The Affordable Care Act and a slow economic recovery are forcing healthcare systems to reevaluate existing efficiency models. Transforming a healthcare system should yield cost and productivity savings, and these savings can be passed on to patients.
Looking at the efficiency planning process for a target audience of healthcare finance leaders, there are a few core suggestions:
-Align strategic imperatives for the company and physicians;
-Remember the company’s core area of business;
-Define a starting point and create clear objectives; and
-Develop a strategy that engages front-line employees to change the culture of the organization.
In other words, set clear objectives that align all employees with the strategic values of the company. The most fundamental piece of integration is the shared strategic plan. This will create efficiencies and in turn yield cost savings, reduce queue times, et cetera.
A provision of the Affordable Care Act that paves the way for Accountable Care Organizations (ACO’s) will probably help to make large hospital systems and medical networks more profitable (for info on ACO’s, see my post last week). ACO’s emphasize quality, efficiency, and shared resources: a value-based system rather than a payment-based system.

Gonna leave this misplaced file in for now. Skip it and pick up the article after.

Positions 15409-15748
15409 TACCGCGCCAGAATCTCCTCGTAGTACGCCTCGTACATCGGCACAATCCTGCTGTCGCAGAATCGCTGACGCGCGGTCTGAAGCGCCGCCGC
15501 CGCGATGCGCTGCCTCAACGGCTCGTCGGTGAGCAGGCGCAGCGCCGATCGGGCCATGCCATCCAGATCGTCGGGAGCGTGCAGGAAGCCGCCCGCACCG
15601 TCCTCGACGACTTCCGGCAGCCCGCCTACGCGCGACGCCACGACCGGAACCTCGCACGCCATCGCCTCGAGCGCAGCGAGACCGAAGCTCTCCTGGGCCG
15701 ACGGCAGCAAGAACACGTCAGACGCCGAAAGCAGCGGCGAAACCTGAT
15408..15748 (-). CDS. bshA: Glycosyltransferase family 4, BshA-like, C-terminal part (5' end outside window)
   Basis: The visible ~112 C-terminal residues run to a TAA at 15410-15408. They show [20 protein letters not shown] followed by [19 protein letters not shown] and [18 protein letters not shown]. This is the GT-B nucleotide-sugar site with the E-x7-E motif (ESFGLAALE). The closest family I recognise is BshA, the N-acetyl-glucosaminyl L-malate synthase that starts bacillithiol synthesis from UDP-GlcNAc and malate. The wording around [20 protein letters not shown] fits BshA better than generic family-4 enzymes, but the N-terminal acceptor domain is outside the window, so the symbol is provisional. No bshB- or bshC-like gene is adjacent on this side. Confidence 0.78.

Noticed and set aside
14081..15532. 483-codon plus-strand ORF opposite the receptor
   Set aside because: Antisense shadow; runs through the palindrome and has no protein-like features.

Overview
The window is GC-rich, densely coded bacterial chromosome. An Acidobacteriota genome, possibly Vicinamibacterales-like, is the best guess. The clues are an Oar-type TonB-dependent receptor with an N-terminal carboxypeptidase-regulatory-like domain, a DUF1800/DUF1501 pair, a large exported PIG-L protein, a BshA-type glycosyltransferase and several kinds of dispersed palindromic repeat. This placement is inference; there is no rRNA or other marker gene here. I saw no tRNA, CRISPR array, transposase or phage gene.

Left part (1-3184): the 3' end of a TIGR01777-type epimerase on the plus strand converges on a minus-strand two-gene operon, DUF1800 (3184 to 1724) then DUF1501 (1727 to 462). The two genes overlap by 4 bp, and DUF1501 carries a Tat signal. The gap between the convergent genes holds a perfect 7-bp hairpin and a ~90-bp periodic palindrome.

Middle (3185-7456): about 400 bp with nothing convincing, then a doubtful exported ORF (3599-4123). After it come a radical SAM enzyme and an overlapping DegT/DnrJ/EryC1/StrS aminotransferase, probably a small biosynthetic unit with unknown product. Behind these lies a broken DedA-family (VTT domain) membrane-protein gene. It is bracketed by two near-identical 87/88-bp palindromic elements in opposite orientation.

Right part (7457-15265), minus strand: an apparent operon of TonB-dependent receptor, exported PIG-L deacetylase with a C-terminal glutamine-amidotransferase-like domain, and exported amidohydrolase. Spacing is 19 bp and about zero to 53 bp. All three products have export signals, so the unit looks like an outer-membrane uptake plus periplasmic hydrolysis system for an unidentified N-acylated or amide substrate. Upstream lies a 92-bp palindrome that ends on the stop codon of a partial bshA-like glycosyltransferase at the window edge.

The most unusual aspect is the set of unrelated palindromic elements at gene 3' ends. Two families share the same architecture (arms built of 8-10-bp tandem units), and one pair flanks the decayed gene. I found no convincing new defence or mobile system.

Lowered Medicaid payments from the Federal Government are also forcing providers to look at ways to increase revenue without sacrificing quality. Another way to increase efficiency is to integrate support activities and coordinate care with physicians, which should increase quality of care while lowering costs.
How will improved quality benefit patients as well as hospital systems? Higher quality via increased efficiency and better communication between all employees will translate to reductions in the length of hospital stays. When better medical care keeps patients out of the hospital or reduces the time spent once admitted, the turnover rate is faster. This frees up more beds. For example, if you can reduce the length of stay by 10 per cent and you have 1,000 beds, you just created the equivalent of 100 beds every day. Improving throughput has massive benefits.